But the adults didn’t know that, when he was alone in his room, he would say: ‘hand’, ‘bed’, ‘flower’ and felt how the essence of these things jumped from their contours with the radiance of being. You will probably ask: how is it possible to attribute to the experience of a small child such terms as ‘essence’ or ‘being’, which have been discussed in dense volumes and abstruse language by philosophers like Aristotle and Thomas Aquinas? The answer is, however, simple, but difficult to swallow if you believe that the discursive mind and the senses are the only modes of human knowledge. The child perceives such things directly, as if he would taste an orange or touch a piece of wood. It is partly the closing of the eye of his heart and partly the utilitarian way in which he is conditioned to think about language that make him eventually believe that numinous direct experience is impossible and that the only way to approach being is by the flattened senses, experiment or discursive thought. But for our child, alone in his room, fascinated by the miracle of words, these were truly magical spells, and the illumination of things perfectly responded to the exact combination of sounds or letters.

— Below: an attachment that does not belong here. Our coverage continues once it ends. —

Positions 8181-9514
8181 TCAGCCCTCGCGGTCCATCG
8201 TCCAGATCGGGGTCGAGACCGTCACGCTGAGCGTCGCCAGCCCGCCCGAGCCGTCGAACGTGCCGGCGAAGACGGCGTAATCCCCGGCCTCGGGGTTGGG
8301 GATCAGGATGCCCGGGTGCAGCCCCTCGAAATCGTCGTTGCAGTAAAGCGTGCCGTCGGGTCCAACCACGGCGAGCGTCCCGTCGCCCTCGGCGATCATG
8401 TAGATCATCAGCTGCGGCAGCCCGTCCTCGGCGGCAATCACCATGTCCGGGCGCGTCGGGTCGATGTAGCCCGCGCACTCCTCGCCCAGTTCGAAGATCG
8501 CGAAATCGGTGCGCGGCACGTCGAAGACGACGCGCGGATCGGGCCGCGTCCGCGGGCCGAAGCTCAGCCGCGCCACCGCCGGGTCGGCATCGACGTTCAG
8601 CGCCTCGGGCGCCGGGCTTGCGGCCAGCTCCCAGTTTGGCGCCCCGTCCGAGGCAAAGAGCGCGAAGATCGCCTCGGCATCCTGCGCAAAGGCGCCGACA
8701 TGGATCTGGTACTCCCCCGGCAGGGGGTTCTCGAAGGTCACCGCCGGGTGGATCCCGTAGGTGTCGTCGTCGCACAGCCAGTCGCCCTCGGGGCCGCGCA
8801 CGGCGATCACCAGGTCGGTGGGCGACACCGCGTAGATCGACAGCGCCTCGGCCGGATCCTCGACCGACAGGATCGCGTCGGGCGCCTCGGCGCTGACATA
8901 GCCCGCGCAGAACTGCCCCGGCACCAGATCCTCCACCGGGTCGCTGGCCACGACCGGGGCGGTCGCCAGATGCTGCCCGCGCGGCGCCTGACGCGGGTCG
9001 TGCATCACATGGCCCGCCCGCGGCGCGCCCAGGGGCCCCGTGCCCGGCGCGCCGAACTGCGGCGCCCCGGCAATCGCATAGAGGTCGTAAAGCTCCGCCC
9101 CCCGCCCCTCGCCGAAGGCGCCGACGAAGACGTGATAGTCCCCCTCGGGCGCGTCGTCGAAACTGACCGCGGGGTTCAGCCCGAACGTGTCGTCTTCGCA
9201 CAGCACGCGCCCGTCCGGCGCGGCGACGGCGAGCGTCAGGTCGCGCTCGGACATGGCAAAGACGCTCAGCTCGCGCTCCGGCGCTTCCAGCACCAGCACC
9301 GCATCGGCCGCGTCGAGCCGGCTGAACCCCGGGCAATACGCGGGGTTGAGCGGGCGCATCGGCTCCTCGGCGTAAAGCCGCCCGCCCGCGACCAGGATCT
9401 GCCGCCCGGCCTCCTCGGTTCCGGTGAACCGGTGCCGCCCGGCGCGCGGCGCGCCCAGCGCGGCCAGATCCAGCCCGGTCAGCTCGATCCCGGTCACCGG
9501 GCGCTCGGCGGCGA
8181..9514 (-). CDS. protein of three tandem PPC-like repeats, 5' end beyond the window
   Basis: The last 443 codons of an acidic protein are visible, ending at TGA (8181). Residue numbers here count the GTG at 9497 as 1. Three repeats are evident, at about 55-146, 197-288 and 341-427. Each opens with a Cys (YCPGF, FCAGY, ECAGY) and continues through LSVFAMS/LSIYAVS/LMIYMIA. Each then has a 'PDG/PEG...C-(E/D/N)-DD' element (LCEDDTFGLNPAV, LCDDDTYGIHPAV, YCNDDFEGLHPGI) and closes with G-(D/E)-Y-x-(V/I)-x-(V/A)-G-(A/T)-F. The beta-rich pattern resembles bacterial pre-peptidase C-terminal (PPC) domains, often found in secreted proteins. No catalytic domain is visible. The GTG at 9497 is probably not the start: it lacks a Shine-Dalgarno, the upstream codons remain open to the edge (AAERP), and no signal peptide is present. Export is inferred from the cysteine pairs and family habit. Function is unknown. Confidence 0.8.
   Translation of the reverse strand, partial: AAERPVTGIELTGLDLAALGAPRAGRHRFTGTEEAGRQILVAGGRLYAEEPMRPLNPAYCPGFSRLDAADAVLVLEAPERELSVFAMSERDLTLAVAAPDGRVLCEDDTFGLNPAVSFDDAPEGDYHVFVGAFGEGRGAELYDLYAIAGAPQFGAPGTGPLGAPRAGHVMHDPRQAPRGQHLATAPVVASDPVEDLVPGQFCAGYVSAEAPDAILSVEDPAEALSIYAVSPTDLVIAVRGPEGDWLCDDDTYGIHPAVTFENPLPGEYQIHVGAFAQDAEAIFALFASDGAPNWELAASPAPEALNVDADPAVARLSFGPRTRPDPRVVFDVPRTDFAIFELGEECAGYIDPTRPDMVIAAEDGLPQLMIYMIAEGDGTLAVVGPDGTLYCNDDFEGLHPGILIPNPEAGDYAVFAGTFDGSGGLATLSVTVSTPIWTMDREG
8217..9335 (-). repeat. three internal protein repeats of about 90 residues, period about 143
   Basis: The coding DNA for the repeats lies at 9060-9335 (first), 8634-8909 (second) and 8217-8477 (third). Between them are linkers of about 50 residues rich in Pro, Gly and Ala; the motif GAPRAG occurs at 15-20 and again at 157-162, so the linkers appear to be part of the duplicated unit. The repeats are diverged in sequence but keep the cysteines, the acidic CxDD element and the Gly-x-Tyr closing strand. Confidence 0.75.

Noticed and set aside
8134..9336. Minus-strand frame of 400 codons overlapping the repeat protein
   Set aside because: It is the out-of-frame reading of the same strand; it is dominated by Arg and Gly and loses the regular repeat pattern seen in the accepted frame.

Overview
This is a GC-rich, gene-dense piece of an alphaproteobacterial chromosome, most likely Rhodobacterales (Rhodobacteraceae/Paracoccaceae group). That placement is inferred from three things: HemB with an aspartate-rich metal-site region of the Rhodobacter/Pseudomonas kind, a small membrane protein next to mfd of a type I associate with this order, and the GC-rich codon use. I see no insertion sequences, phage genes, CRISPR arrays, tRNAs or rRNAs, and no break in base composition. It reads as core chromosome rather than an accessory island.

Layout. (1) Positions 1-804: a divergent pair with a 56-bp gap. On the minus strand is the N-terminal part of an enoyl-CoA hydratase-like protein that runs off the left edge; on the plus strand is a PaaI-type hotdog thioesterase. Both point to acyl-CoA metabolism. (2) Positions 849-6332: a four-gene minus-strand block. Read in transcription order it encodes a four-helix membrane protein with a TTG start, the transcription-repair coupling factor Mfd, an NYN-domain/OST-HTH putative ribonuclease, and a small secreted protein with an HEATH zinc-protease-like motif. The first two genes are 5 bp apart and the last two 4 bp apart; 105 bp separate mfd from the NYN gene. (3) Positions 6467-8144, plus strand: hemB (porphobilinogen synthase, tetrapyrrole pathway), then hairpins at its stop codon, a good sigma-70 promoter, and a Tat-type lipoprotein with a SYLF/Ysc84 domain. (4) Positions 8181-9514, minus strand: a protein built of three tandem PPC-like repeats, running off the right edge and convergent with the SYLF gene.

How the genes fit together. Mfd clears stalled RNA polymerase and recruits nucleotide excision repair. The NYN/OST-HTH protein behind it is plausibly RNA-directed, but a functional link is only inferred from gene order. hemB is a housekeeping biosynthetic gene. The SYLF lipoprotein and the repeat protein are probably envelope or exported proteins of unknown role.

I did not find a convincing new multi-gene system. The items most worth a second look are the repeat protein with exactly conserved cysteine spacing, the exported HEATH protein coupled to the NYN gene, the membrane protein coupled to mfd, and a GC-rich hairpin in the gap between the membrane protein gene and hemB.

The fact that he was learning to read in such a spontaneous fashion and that his vocabulary was still so limited, also made it possible for him to believe that language was able to relate –not in a lineal fashion- to all that he saw and experienced in the world. And this was much larger than the physical. For he was at that age in which the invisible realm is beginning to pale away, but can at times still be perceived: the light of angels and the vibration of rocks and trees, and the depth and numinous qualities of objects that he would later hear to be reduced to atoms and molecules. Only a few weeks later, in bed, after his mother had kissed him good night, he saw a figure of light appear by his bed. They lived in a flat in the middle of a city but this was indifferent, because even among the hushed noise of night traffic and the ugly modern buildings, that primordial figure gradually manifested in the room until it could be perceived with enough clarity. It had no smell or sound, but it shone forth with a wave of warm purity, a mixture between his mother’s embrace and the silver reflection of the moon in a stream. The child didn’t for a moment think about what name to give to that being, but surely he was convinced that she had a name and that, somehow, this magic word would bid her to return, making her flow through the window to dispel all darkness, in an inaudible lullaby of light. Little did he suspect that this would be the last time in which the angelic realm would manifest to his eyes and that very soon, as his proficiency for reading and writing cemented at school, the magical qualities of language would temporarily fade away and the essences of things would become hidden, opaque inside their form and their names, as it is proper in the real world.